The Honorable Jodi B. Levine is a U.S. Administrative Law Judge at the Social Security Administration and the Office of Disability Adjudication & Review. Judge Levine is an active leader of the Section’s Fair and Impartial Courts and Free Speech and Free Press Committee.
What drives you?
Like most of you I am driven by the oft-misquoted phrase - "to whom much is given..." We who are fortunate enough to be lawyers and Judges, have an obligation to give back and to serve our community. I am extremely fortunate to have been raised by parents (who survived having me as their child) who taught me well to respect others and to embrace the differences of others to help us grow because it would be a boring world if we all were the same. I've often said that they would have punished us more harshly if ever we had said something racist, homophobic, sexist, et al than if I had robbed a bank.
Why is the Fair and Impartial Courts Committee important and what do you hope to accomplish with it?
The concept of "Fair and Impartial" is for all who appear before and are served by the judicial system. As I tell those who appear before me, their hearing is not about me but about them. Fairness or fair play is learned by all who played on the playground, It is the idea that if you know what the rules are --- you have a chance to follow them or not, but at least a chance. "Impartial" while important in some ways is not the key alone. Yes, we want those who are deciding our case to not have it decided already (unless it is for us) but, it is more than that. Impartial means a willingness to listen and to decide a case based upon the application of the rules to the facts or circumstances. Hence, we go back to the concept of fairness. Impartial means being ethical. Our committee is dedicated to helping those in the legal community appreciate their responsibilities to the law, to the system, and to the public and is dedicated to helping those in the nonlegal public also to understand their responsibilities to the law and legal system. We hope that through webinars, programs, and other projects to spread that message.
What does economic justice mean to you?
Economic Justice means myriad things and certainly is subject to misunderstanding and misuse from those who bring their preconceived notions and prejudices to it. No matter how it is defined, economic justice is not something that can be solved or addressed solely by the legal system but needs other disciplines such as those in the medical-mental health fields, those in the religious communities, and those in the science and technology fields.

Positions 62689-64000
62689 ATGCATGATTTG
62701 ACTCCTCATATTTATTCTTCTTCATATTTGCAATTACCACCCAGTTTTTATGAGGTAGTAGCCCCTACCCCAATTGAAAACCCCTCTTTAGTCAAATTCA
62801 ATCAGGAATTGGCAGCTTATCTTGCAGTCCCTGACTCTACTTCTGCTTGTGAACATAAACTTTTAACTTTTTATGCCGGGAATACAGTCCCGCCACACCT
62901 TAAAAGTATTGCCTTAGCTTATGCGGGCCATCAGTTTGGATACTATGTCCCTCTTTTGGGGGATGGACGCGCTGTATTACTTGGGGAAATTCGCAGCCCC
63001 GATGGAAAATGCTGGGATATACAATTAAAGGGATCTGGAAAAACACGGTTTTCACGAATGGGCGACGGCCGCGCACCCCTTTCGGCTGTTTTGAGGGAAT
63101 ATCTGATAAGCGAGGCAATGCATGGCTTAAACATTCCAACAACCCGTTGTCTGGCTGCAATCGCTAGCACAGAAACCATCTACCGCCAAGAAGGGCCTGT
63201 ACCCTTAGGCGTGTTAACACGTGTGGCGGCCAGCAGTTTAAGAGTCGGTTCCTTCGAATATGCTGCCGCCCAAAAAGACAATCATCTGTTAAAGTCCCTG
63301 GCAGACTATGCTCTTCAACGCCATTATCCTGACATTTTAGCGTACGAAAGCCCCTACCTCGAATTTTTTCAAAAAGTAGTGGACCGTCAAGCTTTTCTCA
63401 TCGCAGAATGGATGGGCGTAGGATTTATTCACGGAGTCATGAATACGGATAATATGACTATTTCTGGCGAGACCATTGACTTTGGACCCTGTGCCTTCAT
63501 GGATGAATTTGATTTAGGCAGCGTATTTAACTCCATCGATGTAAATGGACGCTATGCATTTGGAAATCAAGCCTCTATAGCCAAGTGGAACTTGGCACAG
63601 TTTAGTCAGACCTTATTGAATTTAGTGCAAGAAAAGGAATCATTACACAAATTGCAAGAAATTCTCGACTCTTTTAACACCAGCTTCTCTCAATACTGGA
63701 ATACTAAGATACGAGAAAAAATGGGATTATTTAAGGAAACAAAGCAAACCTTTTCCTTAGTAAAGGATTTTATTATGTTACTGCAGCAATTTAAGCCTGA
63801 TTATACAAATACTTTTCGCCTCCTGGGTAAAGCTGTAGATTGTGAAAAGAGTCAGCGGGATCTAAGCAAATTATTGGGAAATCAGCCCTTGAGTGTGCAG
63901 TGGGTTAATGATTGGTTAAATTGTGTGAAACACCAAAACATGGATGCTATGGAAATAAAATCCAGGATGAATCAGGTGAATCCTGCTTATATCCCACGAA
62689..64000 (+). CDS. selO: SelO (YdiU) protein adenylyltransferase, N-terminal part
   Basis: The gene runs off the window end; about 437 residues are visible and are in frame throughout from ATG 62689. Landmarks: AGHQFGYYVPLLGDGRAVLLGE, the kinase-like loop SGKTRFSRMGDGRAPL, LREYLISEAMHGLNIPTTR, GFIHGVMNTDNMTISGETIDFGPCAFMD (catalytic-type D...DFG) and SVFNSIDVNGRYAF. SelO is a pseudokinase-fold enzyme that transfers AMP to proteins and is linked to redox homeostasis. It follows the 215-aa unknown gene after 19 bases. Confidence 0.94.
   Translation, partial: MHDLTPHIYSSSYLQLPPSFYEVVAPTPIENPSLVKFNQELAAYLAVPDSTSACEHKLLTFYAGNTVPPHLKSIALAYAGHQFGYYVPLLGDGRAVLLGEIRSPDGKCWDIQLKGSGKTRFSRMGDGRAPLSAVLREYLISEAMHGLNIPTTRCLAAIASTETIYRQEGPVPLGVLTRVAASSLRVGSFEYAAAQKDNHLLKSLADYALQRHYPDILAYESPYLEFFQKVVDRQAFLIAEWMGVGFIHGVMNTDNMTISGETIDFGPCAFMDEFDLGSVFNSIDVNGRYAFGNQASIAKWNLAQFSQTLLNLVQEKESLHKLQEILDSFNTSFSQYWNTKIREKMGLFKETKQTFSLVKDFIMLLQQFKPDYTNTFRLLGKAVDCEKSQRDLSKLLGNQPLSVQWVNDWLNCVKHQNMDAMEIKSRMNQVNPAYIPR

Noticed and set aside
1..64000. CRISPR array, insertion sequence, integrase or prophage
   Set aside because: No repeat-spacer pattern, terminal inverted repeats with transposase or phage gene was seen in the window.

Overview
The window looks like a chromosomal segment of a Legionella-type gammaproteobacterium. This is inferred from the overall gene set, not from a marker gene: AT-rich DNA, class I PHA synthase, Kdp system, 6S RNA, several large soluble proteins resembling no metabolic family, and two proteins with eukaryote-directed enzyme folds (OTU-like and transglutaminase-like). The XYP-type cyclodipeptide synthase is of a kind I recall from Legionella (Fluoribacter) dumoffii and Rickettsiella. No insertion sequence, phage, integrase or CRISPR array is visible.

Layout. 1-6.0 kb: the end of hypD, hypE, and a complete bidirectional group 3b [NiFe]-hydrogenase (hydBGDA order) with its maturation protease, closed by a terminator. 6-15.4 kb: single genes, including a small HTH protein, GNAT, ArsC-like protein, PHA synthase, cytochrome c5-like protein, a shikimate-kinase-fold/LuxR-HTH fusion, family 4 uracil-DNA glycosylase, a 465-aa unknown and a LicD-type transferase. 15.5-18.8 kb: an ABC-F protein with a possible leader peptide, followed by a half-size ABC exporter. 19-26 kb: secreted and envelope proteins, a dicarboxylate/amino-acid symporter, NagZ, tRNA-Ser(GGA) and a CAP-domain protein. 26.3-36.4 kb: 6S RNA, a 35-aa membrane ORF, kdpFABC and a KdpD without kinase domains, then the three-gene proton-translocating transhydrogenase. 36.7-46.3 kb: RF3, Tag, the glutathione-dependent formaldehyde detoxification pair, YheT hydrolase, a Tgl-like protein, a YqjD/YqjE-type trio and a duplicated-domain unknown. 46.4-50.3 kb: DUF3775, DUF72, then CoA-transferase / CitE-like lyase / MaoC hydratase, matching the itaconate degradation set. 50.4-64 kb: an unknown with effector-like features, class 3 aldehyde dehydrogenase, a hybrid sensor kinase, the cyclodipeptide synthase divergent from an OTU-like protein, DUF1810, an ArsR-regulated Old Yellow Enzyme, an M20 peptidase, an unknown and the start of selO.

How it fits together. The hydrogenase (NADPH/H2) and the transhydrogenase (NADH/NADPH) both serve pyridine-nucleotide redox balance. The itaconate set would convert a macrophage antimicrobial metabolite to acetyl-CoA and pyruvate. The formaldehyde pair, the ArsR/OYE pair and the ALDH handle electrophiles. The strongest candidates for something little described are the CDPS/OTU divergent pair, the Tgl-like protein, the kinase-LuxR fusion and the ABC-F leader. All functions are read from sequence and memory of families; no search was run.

How does economic justice interact with the FIC Committee and how can it accomplish change?
For our Fair and Impartial Commitee, I look to the excellent work that has been done by CRSJ, Judicial Division and the Commission on Homelessness and Poverty amongst others to recognize that one size does not fit all when we look at how to solve the tragedy of those who are on the lower end of the economic scales. My hope is we will find ways to add to their projects to amplify and complement (and compliment) their work.
The opportunity to have been a member of CRSJ (beginning when it was IRR) has been simply awesome.
When you look back, what is it that you want your advocacy and professional career to stand for?
It is not for me to say what my advocacy and professional career mean, even though, my ego (that certainly is as large as my birth state Texas) dictates otherwise. My wish is that, hopefully, I have opened doors and helped others to advance and live their potentials and left the landscape better than I found it. (How is that for dodging the question)
Any final reflections?
Let me respond by going back to what we learned from our parents. They embraced the philosophy of Mame Dennis (yes, that Mame) to be kind and welcoming to all and that Life is a Banquet and most poor "suckers" are starving to death and that you should Open a New Window, Travel a New highway and just Live, Live, Live!!